I’m not sure whether I’m going to keep this title for my version of the Knight’s Tale but it’s quite apt. ‘Was she worth it’ is bingo jargon for 76. The number isn’t significant for my tale but the sentiment is. Great for a working title anyway. And, of course, bingo is all about gambling…
Have been rubbish at keeping up this blog because I’ve been writing. Once I actually put pen to paper, as opposed to trying to hold it all in my head, it was good fun and flowed quite easily. I like writing in this strange rhythm. But I’m going to change the rhythm in section two and walking through town this morning (I get lots of ideas when walking) I got excited about possible interruptions to the text, breaks in the flow, as in the original where pilgrims ask questions etc. So someone has to say House, or whatever they say. And it has to be relevant to the plot, not a device for it’s own sake. And later, one of the callers has to stutter or blank or something. Will be great fun technically trying to pull it off.
But enough background, here’s a version of section 1. May change once I’ve got to section 4 but about time I posted some new poetry:
Two men in love, alas, not with each other,
with Emma, who loves numbers more than men;
her sister, women’s libber, Hippy Lynda;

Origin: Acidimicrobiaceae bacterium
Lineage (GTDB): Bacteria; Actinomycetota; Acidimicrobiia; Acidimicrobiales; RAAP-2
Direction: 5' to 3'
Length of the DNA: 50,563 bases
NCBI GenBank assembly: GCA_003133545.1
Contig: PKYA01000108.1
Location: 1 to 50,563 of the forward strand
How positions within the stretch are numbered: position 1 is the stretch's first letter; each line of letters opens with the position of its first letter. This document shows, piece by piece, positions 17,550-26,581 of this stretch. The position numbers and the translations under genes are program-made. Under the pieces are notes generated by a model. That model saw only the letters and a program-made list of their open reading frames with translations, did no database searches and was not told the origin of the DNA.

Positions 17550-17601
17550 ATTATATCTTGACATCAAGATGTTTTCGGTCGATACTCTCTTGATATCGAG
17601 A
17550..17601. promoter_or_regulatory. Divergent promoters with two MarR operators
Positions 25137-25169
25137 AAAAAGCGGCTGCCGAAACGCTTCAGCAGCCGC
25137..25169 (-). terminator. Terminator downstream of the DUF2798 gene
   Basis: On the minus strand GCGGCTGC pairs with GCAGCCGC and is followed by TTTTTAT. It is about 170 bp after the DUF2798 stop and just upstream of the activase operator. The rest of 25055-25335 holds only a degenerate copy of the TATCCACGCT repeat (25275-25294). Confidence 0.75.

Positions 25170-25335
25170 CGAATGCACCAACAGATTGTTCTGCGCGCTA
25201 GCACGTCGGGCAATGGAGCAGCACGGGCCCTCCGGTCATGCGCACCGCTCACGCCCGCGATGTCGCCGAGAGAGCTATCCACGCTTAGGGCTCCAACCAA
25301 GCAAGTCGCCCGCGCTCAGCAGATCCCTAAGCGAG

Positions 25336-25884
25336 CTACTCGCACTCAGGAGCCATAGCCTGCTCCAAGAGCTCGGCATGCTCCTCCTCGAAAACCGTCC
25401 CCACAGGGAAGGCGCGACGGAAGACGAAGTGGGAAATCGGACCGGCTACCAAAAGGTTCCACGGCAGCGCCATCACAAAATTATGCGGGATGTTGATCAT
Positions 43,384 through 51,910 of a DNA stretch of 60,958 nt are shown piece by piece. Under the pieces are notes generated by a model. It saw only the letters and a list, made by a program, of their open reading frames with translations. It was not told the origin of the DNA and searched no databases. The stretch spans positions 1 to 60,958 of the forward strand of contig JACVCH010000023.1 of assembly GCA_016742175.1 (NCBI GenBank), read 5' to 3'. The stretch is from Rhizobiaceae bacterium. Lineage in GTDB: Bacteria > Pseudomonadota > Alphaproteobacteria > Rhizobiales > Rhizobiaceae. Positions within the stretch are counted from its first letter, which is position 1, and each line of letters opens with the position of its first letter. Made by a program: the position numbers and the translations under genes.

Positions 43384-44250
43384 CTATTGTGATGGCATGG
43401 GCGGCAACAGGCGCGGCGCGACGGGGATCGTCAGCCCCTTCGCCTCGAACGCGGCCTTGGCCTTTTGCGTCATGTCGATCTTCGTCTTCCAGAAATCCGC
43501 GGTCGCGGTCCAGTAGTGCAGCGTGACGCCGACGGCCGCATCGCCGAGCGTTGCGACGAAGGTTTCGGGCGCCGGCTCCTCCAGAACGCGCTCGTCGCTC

The Elephant, South London’s sparkling gem
whose shopping centre was to be demolished
but, darling, retrobranded by a queen
who sprayed it glitter pink, and Bingo Palace,
more palace, now, than bingo, sets the scene
where both our men moonlight as bingo callers –
‘The Blues Brothers’, a double act, in debt
but dressed up to the nines. A million dollars
enters the hall. They haven’t seen her yet.
The mirror ball is spinning and the players
sparkle with youth, forgetting who they are –
the Dancing Queen with two left feet, the famous
Two Fat Ladies sitting at the bar.
Two men enter the stage as something fatal
enters the hall. A pause, and they begin
their double act that poses as a battle
of numbers, short and rounded, tall and thin.
They’ll fall in love and fall out with each other,
they’ll fall without a parachute or net,
and both their hearts will break. What are their numbers?
One’s One, the other’s Two. The stage is set.